What is the Main Reason Companies Put on the Market Don’t Sell? – LinkedIn Results

What is the Main Reason Companies Put on the Market Don’t Sell? - LinkedIn Results


Last week we asked our Advisor community, “What is the main reason companies put on the market don’t sell?” Here are the results:

55% said Unrealistic Value Expectations
22% said Owner gets Cold Feet
4% said Unreasonable Terms
20% said Not ready / fails due diligence

EPI President, Scott Snider, provides a deeper look into this question:

We see from many lower middle market and small business studies that almost 70% of companies put on the market today don’t sell because the business is not ready. It’s too risky or too dependent on the current owner. The buyer cannot replicate it therefore cannot scale it. However, all four of these answers are correct and I believe we see this throughout are market.

Business Value – Not All Business Owners Understand Value

Business owners don’t understand what drives value and therefore have an unrealistic opinion of it. And I think that is natural. Everyone thinks their newborn baby is beautiful, in fact it could be one of the ugliest babies people have seen. A business owner, especially one who has spent the last 30+ years building their company, caring for it, caring for their people and customers, likely thinks their business is beautiful when it may in fact be an “ugly baby”. Following that same line, business owners also tend to get cold feet right at the end of the deal, especially those in smaller companies. They likely identify with the company, it’s a part of who they are. They get uneasy about the future and start to regret or question their decision.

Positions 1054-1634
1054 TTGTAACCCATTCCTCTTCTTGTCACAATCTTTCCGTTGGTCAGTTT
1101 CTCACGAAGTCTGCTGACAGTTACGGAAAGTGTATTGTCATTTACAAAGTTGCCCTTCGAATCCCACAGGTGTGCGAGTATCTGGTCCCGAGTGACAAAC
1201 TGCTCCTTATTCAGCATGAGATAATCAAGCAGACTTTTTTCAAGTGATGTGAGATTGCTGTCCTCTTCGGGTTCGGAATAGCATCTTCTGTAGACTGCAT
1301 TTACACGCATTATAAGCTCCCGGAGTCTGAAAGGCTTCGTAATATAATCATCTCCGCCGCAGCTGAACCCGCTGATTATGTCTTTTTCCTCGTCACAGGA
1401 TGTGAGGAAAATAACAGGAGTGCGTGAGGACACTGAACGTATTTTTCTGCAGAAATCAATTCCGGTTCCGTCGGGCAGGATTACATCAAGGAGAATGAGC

I know I did when I sold my company in 2010 as a 24-year-old. It was all I knew. I started the company at 15 years old and had never worked for anyone. My business had a typical start up story. I started my landscaping company out of the trunk of a sedan and grew it to 13 employees and a handful of trucks. I had never worked for anyone before, had no college degree, and now “Scott the landscaper” is going away? This big change left me feeling uneasy. I think all four of these options show us that owners need more education around exit planning and why it is important.

Exit Planning Starts Now

The best place to begin is by pulling exit strategy into the now and not have it be something to think about in the future. If we can make the Value Acceleration language and process a part of their cultures and daily jives we will certainly change their outcomes. We will have owners who understand value and have real and reasonable expectations. We will have owners who aren’t scared to exit. Owners will know who they are in and out of their business and will have personal and personal financial goals. Above all, we will have ready and attractive companies that are positioned for growth and are ready to be transitioned.